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U.S. Department of Health and Human Services

Food

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Questions & Answers on Food from Genetically Engineered Plants

For additional information, see Foods Derived from Genetically Engineered Plants 

 

1. What is genetic engineering?
Genetic engineering is the name for certain methods that scientists use to introduce new traits or characteristics to an organism. For example, plants may be genetically engineered to produce characteristics to enhance the growth or nutritional profile of food crops. While these technique are sometimes referred to as "genetic modification," FDA considers “genetic engineering” to be the more precise term. Food and food ingredients from genetically engineered plants were introduced into our food supply in the 1990s.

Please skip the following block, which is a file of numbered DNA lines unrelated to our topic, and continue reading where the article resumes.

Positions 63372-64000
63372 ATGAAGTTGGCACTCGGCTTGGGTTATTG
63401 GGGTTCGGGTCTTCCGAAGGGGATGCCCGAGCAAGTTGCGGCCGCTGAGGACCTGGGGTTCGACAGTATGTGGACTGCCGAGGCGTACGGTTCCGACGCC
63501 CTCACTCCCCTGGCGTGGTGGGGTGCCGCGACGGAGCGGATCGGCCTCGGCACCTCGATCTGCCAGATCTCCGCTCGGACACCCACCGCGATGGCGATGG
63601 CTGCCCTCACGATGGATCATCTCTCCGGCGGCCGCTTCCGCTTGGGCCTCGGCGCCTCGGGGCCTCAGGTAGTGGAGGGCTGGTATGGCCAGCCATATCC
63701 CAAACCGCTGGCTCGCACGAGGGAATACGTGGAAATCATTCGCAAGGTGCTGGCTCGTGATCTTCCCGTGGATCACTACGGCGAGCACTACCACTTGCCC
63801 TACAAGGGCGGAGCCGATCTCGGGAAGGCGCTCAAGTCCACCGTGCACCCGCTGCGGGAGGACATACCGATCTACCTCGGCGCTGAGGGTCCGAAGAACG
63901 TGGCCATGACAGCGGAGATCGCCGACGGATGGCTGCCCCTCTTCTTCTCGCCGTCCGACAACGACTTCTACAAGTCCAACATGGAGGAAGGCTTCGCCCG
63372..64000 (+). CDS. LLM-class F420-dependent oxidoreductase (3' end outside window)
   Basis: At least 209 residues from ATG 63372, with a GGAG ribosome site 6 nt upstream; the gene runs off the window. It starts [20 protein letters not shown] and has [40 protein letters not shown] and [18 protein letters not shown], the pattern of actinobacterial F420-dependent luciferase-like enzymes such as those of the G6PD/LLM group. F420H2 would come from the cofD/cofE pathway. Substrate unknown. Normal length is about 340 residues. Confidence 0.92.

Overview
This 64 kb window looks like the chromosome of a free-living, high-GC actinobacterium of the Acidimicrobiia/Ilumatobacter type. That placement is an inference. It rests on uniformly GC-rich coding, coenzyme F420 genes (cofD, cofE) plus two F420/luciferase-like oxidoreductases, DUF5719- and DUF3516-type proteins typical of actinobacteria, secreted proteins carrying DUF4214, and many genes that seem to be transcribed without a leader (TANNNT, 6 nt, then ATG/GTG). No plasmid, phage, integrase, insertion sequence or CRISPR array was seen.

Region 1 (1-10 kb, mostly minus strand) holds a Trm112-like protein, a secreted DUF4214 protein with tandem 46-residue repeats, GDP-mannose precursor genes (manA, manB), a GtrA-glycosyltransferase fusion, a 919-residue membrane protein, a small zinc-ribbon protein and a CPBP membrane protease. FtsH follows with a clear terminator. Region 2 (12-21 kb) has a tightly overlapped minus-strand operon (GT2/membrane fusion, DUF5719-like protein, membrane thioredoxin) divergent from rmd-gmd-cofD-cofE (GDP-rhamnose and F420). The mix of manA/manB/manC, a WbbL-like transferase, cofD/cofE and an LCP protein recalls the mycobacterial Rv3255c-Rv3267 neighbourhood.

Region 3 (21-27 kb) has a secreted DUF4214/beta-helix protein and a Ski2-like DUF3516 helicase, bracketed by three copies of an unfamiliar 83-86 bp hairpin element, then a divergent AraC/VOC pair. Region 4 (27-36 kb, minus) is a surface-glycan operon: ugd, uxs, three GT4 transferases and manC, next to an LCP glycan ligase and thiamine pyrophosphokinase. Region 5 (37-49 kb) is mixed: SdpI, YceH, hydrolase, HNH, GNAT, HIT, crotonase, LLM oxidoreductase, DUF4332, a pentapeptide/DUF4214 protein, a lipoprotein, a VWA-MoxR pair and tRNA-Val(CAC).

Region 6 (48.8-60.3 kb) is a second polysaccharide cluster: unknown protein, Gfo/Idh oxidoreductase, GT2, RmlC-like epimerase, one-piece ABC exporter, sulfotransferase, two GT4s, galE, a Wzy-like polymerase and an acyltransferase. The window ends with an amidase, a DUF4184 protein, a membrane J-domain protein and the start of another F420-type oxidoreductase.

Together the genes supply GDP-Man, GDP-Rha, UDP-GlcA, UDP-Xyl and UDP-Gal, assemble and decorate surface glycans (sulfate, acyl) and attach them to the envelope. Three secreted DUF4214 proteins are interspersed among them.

2. Are foods from genetically engineered plants regulated by FDA?
Yes. FDA regulates the safety of foods and food products from plant sources including food from genetically engineered plants. This includes animal feed, as under the Federal Food, Drug, and Cosmetic Act, food is defined in relevant part as food for man and other animals. FDA has set up a voluntary consultation process to engage with the developers of genetically engineered plants to help ensure the safety of food from these products.

FDA regulates genetically engineered animals in a different way. View more information on how FDA evaluates GE animals.

3. Are foods from genetically engineered plants safe?